A NEW WAY OF SEEING
28 As they came near the village to which they were going, he walked ahead as if he were going on. 29 But they urged him strongly, saying, “Stay with us, because it is almost evening and the day is now nearly over.” So he went in to stay with them. 30 When he was at the table with them, he took bread, blessed and broke it, and gave it to them. 31 Then their eyes were opened, and they recognized him; and he vanished from their sight. 32 They said to each other, “Were not our hearts burning within us while he was talking to us on the road, while he was opening the scriptures to us?” 33 That same hour they got up and returned to Jerusalem; and they found the eleven and their companions gathered together. 34 They were saying, “The Lord has risen indeed, and he has appeared to Simon!”
These verses conclude the Road to Emmaus narrative. It is one of my favorites. It marks the moment when two of the disciples finally realized what Jesus had been teaching. Though they had been with Jesus for three years, it remained obvious that they could not quite escape their old way of seeing to see what Jesus was actually about.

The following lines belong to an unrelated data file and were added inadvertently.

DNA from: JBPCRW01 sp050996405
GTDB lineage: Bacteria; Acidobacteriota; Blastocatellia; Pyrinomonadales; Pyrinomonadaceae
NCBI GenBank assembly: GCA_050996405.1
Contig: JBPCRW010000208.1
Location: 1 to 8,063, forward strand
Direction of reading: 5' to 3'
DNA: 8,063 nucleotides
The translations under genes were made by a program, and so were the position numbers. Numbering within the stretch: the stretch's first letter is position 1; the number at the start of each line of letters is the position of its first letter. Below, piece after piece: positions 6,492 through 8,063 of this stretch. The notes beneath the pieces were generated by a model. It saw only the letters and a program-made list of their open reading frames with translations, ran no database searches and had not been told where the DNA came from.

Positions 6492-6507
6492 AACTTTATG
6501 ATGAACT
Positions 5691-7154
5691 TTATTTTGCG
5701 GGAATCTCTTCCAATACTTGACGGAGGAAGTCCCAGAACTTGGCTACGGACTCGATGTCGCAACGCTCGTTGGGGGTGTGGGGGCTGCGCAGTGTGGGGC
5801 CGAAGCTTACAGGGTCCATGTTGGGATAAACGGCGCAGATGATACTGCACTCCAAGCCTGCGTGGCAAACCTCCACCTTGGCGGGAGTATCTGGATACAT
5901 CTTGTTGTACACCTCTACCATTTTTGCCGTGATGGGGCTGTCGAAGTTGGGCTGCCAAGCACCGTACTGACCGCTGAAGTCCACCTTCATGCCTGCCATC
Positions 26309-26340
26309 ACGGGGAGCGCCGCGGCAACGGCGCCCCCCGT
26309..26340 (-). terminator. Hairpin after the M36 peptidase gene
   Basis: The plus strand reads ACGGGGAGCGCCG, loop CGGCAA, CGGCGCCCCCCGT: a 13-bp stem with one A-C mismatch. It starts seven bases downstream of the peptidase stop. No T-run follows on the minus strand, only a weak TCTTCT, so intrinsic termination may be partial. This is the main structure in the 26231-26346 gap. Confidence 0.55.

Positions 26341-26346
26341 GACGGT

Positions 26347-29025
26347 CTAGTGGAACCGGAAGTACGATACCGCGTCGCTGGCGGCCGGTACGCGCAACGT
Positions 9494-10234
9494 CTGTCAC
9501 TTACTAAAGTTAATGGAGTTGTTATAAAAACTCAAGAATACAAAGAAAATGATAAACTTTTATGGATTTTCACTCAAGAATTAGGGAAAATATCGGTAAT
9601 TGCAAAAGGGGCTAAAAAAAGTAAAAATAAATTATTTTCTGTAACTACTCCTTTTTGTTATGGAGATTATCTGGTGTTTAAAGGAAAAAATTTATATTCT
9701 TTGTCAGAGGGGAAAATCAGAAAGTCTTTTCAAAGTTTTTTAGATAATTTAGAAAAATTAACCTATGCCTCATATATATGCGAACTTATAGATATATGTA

This is a familiar and ordinary problem that routinely interferes with relationships. When I was sixteen, my pastor, Perry Monroe told this story. I don’t remember the rest of the sermon but for some reason this story has stayed with me. Perry described sitting at the breakfast bar in his kitchen in the first weeks of his marriage. It was a warm pleasant way for the newlyweds to start each day. Each morning after breakfast, Betty (Perry’s wife) would unobtrusively put a package, wrapped in brown paper and tied with string next to Perry’s chair. This went on for several days until Betty angrily confronted him with the words: “Why won’t you take out the garbage? I wrap it for you each morning and you just leave it on the floor.” It turns out this had been the practice in her parental home for years. When her new husband did not follow suit, she was hurt and angry. She could not see that his experience did not match hers. And until she did so, she could only imagine her husband was, for reasons unknown, dismissive and uncaring. This was my first awareness that people of good will could experience exactly the same circumstance in opposite ways. Reconciliation requires giving up what was right from each point of view. It depended upon recognizing how each of them could see the same things differently. That is a different way of seeing.